Just Say the Magic Words
Aasha Mehreen Amin
What's all this obsession with whitening everything? I thought the age of apartheid was over, more or less at least. Not quite, it seems as we witness the aggressive advertising of whitening creams and lotions, not just for women but men too (perhaps household pets will follow), because you see, unless you have light skin you just can't get anywhere in life whether it is a job as an anchor or to become a television diva or to get a promotion from obscure stuntman to adored hero. Which pretty much leaves most of us - say 99.9 percent of Bangladeshis, completely in the darkness of joblessness and hopeless invisibility in our classist system.
But we have far greater worries to plague our heads with than the whitening of our Dravidian complexions. We are stressing over the fact that now it is not just the epidermis that can be whitened to Arian levels but even banknotes as long as they are illegally procured. It goes something like this: rich people who have fattened their bank accounts with ill-gotten dough (through evading taxes for instance, or smuggling or illegal voice over internet business) can now 'whiten' their 'black money' by paying 10 percent tax on the amount that they declare as black as long as they invest in the industrial sector or capital market or even if they buy a few dozen flats. Presumably, this does not include the money 'invested' in villas in Marbella or some other exotic spot in Europe or the swelling accounts in the Land of Lindt.
This currency-colour-changing activity, our cheery finance minister says is not morally quite acceptable but is ultimately for our own good. It will boost industry, employment and generally lead our nation into the world of rapid economic growth and prosperity. It will even curb corruption even though the whole idea is flawlessly immoral. It's a bit like a quick whitewash on the cracked, pock-marked, graffiti-ridden walls just before a SAARC event that fools nobody but adds to the state's self-delusion.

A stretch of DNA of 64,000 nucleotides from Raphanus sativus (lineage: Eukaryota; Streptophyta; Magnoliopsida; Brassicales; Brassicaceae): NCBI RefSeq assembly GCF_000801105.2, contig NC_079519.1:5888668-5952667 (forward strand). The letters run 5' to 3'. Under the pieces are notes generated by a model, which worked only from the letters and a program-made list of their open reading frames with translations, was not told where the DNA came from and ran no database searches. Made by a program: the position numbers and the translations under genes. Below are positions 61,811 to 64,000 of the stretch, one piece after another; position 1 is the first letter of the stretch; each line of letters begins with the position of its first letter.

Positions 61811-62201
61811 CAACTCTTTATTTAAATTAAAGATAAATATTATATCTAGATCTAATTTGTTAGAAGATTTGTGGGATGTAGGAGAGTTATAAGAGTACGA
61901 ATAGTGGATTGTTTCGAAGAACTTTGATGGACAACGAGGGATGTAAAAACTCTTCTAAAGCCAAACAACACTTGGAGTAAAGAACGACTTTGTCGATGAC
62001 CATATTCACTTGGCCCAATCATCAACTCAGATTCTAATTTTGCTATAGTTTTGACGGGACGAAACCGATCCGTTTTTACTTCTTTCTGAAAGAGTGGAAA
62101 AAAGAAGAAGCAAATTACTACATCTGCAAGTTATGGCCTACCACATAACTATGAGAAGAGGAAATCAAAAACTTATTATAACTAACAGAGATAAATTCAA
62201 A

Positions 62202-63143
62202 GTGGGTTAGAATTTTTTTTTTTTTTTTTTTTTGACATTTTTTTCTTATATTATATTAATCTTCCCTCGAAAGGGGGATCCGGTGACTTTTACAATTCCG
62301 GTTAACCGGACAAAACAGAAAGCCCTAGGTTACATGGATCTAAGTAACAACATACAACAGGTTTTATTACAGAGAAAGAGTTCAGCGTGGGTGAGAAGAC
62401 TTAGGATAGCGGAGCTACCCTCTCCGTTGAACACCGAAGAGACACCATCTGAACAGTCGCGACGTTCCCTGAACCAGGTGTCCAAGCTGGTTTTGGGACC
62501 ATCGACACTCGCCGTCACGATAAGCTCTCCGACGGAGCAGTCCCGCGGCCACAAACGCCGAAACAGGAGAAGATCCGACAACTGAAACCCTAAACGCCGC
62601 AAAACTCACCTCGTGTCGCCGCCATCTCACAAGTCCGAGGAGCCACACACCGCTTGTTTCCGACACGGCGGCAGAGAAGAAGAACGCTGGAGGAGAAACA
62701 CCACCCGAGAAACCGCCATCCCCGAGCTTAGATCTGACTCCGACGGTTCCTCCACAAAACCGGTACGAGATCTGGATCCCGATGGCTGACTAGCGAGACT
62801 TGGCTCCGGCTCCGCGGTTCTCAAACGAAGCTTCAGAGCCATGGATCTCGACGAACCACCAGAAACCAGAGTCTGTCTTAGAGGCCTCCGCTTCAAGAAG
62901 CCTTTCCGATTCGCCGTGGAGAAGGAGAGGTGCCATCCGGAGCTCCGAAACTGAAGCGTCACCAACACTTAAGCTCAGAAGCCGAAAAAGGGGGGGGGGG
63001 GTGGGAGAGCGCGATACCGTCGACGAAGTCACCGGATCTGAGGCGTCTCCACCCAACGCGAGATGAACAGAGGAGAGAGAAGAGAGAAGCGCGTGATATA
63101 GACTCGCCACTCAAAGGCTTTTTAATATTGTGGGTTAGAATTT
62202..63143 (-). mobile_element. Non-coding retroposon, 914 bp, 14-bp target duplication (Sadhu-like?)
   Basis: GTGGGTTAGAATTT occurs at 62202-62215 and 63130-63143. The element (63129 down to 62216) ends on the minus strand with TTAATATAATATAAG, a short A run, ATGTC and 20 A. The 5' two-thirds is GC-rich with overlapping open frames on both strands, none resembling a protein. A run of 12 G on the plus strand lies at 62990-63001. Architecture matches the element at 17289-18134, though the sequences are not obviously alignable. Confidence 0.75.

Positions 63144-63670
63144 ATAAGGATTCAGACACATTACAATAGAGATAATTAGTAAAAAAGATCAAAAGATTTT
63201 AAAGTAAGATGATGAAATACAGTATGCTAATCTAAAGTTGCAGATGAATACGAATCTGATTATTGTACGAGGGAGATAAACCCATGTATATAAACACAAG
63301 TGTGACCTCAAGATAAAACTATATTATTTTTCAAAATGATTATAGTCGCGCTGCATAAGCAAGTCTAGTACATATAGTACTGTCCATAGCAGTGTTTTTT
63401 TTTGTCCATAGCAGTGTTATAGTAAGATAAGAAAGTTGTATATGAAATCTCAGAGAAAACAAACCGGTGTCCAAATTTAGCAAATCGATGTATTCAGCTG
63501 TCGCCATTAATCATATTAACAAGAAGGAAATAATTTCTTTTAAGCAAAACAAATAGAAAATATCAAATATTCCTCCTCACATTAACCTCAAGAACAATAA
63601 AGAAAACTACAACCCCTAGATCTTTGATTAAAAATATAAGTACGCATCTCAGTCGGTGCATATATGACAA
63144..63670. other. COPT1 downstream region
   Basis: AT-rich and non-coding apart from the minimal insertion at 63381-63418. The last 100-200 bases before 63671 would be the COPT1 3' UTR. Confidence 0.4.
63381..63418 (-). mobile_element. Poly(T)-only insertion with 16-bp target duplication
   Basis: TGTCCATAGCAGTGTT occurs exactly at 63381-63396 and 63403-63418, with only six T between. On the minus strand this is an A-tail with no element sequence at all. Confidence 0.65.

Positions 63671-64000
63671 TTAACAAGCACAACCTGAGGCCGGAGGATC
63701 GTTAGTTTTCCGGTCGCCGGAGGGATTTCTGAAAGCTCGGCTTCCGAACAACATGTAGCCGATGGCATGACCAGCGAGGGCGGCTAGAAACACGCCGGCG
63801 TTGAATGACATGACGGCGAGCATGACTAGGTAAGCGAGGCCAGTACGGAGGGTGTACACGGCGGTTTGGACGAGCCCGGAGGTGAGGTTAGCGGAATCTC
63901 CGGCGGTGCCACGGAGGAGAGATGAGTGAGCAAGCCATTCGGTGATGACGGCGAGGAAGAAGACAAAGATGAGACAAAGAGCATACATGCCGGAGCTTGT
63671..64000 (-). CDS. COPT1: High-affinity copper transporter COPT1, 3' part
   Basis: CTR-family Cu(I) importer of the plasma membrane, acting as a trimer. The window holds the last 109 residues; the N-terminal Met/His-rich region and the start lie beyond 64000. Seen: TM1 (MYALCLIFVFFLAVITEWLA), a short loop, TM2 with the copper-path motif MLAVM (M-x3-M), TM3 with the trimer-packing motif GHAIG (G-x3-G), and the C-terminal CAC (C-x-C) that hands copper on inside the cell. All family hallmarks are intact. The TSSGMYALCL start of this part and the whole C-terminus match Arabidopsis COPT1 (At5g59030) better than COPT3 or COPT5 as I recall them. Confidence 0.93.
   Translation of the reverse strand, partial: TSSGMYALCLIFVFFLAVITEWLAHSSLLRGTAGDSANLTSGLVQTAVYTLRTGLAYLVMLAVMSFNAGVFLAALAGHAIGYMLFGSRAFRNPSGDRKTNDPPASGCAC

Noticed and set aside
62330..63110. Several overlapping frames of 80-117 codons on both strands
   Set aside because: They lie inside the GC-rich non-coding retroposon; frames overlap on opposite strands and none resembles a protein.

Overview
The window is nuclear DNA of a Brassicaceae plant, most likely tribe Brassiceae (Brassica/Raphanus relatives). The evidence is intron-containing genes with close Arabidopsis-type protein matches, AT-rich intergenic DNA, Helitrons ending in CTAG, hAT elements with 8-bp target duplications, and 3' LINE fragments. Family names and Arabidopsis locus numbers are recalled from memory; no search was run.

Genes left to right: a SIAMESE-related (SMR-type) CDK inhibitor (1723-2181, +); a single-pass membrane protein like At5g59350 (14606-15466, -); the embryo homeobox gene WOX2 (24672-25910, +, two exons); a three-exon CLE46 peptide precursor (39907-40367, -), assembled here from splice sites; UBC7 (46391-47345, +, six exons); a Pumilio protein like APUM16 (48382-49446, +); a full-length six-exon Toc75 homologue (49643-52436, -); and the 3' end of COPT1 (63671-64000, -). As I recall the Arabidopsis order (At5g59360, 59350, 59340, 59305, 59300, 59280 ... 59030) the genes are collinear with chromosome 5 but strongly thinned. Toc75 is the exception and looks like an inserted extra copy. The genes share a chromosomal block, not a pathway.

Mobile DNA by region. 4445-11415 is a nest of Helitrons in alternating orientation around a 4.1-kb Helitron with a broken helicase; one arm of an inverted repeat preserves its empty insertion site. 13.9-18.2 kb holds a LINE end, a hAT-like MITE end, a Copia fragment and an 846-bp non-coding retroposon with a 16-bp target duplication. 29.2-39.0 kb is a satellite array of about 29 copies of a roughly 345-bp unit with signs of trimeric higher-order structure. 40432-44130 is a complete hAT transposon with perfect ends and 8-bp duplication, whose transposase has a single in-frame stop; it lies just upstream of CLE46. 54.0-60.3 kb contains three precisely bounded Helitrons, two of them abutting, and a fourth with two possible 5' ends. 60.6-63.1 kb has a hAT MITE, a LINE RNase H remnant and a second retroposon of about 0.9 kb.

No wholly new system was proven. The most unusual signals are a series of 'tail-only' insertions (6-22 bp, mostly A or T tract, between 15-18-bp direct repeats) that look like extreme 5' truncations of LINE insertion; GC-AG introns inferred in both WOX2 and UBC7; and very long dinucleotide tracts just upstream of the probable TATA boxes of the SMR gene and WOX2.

Meanwhile, the little people, the citizens who have diligently paid their taxes, reducing their honestly-earned, take-home incomes to a joke, these people will just have to sit and watch the show, feel supremely ditched by their government but remain placid and silent. It's kind of a reverse Robin Hood syndrome: tax the honest and poor consistently and indulge the dishonestly rich. Funnily enough, the same people who now advocate this process of whitening, when they were on the other side of the fence, screamed foul everytime their opponents declared this magical whitening scheme. So it's a 'sarkari' idiosyncrasy - this whitening of black money. After all, what else can one do when most of your friends and family have been practicing this art of deception and greed generation after generation? You can't just turn your back on your kith and kin.
Personally, I think it's those ads that are the culprits. They insist it is possible to become whiter no matter how much your DNA and family album suggests otherwise - in a matter of three weeks! This is what has brainwashed our consecutive governments to think that black money can become white - as long as one keeps saying it over and over again like a magic mantra. Abracadabra.
(R) thedailystar.net 2009